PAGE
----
That’s where it becomes really tricky. Honestly, I would recommend that you speak with a professional (a therapist or counselor, specifically) if you think you might be depressed. Because truthfully, you can be both a teen AND depressed. But sometimes it may just be developmentally appropriate symptoms of being a teen. It’s hard enough to be going through any (or all) of those symptoms above and it only makes it more difficult if you feel like you’re in this alone and have to figure out if you’re depressed or not all by yourself.

But I know that if I was googling stuff like this and got to the end of the article and someone was like “okay, just reach out for help so someone else can tell you what’s up”, I would be frustrated. So let’s dig in a little deeper. Over a screen, I can’t truthfully tell you if you’re depressed or not - for a diagnosis, you have to see a therapist. But I can help you ask yourself some questions that may help you decide if those symptoms up there are affecting you to the point where you should see someone and ask them if you’ve got depression.

The big question is this: Are those symptoms affecting your quality of life?

Your quality of life is your general health and well-being during your daily activities. So if you have a crappy quality of life, you’re not enjoying things in your day-to-day life and you’re not feeling very healthy (either mentally or physically.)

Here are all of the little questions that can help you answer that big one:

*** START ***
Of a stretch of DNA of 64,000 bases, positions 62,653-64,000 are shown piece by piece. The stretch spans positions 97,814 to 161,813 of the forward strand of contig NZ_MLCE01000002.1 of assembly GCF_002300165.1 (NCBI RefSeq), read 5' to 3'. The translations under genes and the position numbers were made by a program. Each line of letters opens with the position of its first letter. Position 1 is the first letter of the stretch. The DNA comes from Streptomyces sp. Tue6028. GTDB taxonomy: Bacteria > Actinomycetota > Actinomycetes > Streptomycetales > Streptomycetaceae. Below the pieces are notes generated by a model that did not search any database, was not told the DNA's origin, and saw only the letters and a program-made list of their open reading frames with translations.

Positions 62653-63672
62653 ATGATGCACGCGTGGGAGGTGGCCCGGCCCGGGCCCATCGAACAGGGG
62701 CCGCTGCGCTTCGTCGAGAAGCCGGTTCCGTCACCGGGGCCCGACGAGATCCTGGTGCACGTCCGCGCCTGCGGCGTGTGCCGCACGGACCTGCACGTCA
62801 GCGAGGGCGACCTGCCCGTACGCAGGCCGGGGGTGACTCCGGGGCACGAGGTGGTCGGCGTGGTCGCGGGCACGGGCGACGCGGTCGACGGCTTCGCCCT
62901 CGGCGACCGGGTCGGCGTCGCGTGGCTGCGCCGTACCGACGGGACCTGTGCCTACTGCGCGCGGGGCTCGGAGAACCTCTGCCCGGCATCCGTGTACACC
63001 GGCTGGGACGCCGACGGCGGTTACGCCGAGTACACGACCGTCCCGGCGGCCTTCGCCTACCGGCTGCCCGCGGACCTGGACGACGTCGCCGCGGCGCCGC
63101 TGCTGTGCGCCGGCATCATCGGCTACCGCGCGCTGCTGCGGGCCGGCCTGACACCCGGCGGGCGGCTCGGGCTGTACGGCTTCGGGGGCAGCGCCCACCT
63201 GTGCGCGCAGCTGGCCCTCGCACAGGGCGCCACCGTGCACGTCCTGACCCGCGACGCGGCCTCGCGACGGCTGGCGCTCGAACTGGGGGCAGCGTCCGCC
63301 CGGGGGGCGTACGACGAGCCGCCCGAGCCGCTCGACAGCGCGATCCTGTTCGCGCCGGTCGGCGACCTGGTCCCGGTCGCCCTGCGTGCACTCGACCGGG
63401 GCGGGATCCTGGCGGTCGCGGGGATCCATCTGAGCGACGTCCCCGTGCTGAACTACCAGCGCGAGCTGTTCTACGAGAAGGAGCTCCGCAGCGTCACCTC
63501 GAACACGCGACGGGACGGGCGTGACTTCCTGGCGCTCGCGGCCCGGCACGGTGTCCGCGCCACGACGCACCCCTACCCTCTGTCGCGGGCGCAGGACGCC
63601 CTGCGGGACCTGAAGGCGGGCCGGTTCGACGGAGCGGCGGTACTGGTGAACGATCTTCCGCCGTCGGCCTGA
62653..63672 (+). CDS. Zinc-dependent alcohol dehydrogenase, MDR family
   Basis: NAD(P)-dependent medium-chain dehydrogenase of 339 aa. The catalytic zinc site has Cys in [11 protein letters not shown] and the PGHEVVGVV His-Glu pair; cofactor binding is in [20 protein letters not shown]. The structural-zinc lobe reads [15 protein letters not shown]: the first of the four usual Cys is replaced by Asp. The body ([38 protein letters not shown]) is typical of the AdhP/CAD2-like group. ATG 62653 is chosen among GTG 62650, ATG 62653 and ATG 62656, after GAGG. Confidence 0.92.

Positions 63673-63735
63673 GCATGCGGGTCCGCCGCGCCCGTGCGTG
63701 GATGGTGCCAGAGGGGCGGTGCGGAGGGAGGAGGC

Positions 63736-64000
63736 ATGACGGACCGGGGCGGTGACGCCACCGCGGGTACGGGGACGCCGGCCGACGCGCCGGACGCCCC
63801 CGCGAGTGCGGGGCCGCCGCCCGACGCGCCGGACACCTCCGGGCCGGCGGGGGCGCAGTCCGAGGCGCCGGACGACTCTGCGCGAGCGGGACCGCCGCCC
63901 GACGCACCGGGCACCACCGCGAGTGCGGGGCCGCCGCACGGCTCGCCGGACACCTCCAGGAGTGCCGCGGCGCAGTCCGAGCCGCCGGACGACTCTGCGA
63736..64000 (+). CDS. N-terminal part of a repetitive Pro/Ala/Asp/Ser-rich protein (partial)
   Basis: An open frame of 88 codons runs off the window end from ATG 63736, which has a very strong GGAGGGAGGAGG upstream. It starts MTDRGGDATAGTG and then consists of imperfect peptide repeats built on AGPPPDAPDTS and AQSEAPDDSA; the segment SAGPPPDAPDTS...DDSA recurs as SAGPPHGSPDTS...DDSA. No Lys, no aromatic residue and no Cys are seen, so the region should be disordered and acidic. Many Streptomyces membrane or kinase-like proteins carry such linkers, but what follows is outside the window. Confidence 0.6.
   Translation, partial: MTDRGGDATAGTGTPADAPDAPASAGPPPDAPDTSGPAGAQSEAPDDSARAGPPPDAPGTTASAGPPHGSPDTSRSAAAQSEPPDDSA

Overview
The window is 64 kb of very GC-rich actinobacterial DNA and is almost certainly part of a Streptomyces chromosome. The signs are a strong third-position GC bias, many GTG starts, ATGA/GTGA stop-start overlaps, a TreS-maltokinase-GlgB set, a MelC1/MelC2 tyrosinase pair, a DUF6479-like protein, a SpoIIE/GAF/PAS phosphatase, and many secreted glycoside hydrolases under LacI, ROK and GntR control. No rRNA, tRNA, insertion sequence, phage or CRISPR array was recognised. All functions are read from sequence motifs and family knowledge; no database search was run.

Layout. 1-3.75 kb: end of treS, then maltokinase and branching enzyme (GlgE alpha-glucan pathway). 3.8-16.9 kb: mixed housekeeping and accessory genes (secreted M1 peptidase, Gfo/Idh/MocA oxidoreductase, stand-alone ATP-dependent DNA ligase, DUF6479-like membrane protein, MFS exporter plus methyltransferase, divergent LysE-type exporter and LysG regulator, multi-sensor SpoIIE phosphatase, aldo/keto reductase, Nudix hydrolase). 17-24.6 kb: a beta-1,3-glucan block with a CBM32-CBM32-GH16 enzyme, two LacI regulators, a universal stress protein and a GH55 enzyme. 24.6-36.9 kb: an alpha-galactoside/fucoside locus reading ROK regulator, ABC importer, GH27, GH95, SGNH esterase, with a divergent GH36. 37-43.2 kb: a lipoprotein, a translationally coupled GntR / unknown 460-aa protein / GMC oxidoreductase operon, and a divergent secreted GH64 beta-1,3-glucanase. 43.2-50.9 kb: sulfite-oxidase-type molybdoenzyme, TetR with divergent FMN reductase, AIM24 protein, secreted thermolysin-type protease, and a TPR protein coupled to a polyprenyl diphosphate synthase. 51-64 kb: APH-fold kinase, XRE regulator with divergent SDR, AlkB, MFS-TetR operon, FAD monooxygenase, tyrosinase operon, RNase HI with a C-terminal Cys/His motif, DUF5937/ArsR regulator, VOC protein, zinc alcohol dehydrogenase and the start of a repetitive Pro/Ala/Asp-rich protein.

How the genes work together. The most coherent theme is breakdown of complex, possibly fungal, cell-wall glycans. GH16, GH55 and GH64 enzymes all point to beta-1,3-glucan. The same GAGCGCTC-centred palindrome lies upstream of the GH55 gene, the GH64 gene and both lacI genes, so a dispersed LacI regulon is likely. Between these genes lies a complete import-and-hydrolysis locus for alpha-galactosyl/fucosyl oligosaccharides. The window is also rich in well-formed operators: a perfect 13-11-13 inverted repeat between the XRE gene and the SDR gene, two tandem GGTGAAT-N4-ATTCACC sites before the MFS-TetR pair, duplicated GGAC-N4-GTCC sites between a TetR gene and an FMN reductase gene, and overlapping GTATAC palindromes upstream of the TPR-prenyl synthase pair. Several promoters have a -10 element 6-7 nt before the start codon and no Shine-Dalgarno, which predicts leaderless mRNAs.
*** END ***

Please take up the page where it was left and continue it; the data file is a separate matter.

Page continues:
• Is self-doubt, guilt, or shame eating you up to the point where you can’t make or keep friends? Does it stop you from trying out new things you might actually like?

  • Is being sad or irritable or numb a 24/7 thing for you? Is that your mood a majority of the time at least?

  • Do you feel like there’s a fog making it hard to think or focus outside of your low mood? Does this interrupt you getting chores, school work, or (previously fun) activities completed?

  • When you’re on your own, is it hard to pick something to do? Do you find that nothing brings you joy anymore and that it’s even hard to remember the last time you were happy?

  • Do you find yourself circling on thoughts about not wanting to be around or alive anymore? Have you considered harming yourself? Do those thoughts come up often?

If your answer to most (or all) of those was “yes”, please seek professional help. You may be depressed. You’re not alone in feeling this way, though - in fact, in a study in 2017, 3.2 million teenagers (ages 12 to 17) said that they experienced at least one major depressive episode (a period of time where they were seriously depressed.) And depression doesn’t just hit people of one gender - teens of any gender can feel depressed.

There are many therapists out there (myself included!) that would love to meet you and help you out. So if you think we might be able to connect and work together (and you’re in WA state), please reach out. I especially like to help teens and young adults that are experiencing a lot of feelings of worry, self-doubt, guilt, and shame.

If you think someone else might have a better style for you and your needs, you can check PsychologyToday and type in your zipcode to learn more about therapists around you that specialize in depression and working with people your age.